(ii) you (as an individual, business, or other organization) have been commonly known by the domain name, even if you have acquired no trademark or service mark rights; or
(iii) you are making a legitimate noncommercial or fair use of the domain name, without intent for commercial gain to misleadingly divert consumers or to tarnish the trademark or service mark at issue.
It is undisputed that the Complainant has not authorized the Respondent to use the ROLEX mark. There is no evidence in the record that the Respondent has been known by a name corresponding to the Domain Name or has used the Domain Name for legitimate noncommercial purposes. The Respondent has not come forward with evidence of preparations to use the Domain Name in connection with a legitimate business enterprise, and it appears that the website associated with the Domain Name has been “under construction” since it was registered nearly nine years ago.
The use of the Domain Name for third-party advertising in the interim cannot be considered a use in connection with a “bona fide offering of goods or services”, where the Domain Name incorporates a well-known and distinctive trademark (not, for example, a dictionary word or descriptive phrase) and the website links to advertising for products that compete with the Complainant’s. Moreover, the Respondent is not making legitimate use of the ROLEX mark in the Domain Name on behalf of authorized or unauthorized dealers in Rolex products, since the website associated with the Domain Name leads visitors to advertising for different and even competing products. See, e.g., Advance Magazine Publishers Inc. d/b/a Condé Nast Publications v. MSA, Inc. and Moniker Privacy Services, WIPO Case No. D2007-1743; Oki Data Americas, Inc. v. ASD, Inc., WIPO Case No. D2001-0903.
The Panel finds, therefore, that the second element of the Complaint has been established.
C. Registered and Used in Bad Faith
The Policy, paragraph 4(b), gives non-exhaustive illustrations of bad faith registration and use, including the following:
“(iv) by using the domain name, you have intentionally attempted to attract, for commercial gain, Internet users to your website or other on-line location, by creating a likelihood of confusion with the complainant’s mark as to the source, sponsorship, affiliation, or endorsement of your website or location or of a product or service on your website or location.”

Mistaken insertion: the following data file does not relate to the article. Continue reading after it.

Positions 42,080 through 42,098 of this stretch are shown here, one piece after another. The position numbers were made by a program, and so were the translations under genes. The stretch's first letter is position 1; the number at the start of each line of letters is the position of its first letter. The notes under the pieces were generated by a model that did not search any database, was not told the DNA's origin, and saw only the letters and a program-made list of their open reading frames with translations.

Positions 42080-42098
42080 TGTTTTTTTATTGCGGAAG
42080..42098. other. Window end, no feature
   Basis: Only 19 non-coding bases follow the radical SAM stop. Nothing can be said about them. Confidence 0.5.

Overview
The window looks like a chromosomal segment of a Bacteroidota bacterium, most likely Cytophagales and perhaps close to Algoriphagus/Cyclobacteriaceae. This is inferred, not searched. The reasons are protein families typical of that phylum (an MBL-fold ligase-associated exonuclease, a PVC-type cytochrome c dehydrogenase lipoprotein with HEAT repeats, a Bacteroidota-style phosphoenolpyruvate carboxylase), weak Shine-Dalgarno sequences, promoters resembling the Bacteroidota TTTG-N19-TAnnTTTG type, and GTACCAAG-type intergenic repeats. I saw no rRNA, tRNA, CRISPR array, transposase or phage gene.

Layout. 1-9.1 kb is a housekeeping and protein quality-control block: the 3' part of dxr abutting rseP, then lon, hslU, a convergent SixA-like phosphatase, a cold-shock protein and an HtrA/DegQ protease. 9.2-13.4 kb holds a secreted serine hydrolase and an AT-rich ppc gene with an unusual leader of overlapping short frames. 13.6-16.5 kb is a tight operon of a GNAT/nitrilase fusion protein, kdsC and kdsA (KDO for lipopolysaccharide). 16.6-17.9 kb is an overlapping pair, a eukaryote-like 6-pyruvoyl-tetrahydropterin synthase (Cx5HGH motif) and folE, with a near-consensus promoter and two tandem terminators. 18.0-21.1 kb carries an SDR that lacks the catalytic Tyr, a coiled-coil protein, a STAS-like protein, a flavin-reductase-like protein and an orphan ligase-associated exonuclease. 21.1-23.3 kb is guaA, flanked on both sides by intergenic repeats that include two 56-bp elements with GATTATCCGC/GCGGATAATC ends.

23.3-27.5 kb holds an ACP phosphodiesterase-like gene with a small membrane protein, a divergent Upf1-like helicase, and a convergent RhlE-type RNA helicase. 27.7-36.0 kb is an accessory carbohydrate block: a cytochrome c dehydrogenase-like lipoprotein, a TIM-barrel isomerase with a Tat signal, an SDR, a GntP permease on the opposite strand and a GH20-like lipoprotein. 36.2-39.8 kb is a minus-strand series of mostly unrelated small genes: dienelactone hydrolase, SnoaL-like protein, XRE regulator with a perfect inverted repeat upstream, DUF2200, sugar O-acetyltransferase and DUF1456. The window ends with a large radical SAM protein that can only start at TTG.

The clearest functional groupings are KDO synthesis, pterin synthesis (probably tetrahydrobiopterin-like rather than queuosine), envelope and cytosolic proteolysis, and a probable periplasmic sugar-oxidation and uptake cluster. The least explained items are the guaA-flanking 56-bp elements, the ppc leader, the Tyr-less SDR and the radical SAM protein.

The Domain Name is used for commercial advertising, much of it for watches and jewelry. Given the fame of Rolex watches in the United States (where the Respondent is located) and elsewhere, and the distinctiveness of the ROLEX mark, the most probable explanation for the registration and subsequent advertising use of the Domain Name is precisely an intention to mislead Internet users seeking a Rolex dealer and present them with (presumably paid) advertising for other products, consonant with the illustration of bad faith in paragraph 4(b)(iv).
Even if the advertising links served up to visitors on the website associated with the Domain Name are automated, the Respondent remains responsible for the uses to which the Domain Name is put. Paragraph 2 of the Policy, “Your Representations,” is repeated in the Registrar’s registration agreement:
“By applying to register a domain name, or by asking us to maintain or renew a domain name registration, you hereby represent and warrant to us that . . . (b) to your knowledge, the registration of the domain name will not infringe upon or otherwise violate the rights of any third party; (c) you are not registering the domain name for an unlawful purpose; and (d) you will not knowingly use the domain name in violation of any applicable laws or regulations. It is your responsibility to determine whether your domain name registration infringes or violates someone else’s rights.”
Finally, the Respondent’s failure to respond to repeated communications from the Complainant, or to the Complaint itself, also supports an inference of bad-faith disregard for the trademark rights of others.
The Panel concludes that the Complainant has established the third element of the Complaint.
For all the foregoing reasons, in accordance with Paragraphs 4(i) of the Policy and 15 of the Rules, the Panel orders that the Domain Name <rolexdealer.com> be transferred to the Complainant.
W. Scott Blackmer
William F. Hamilton
Dated: May 13, 2008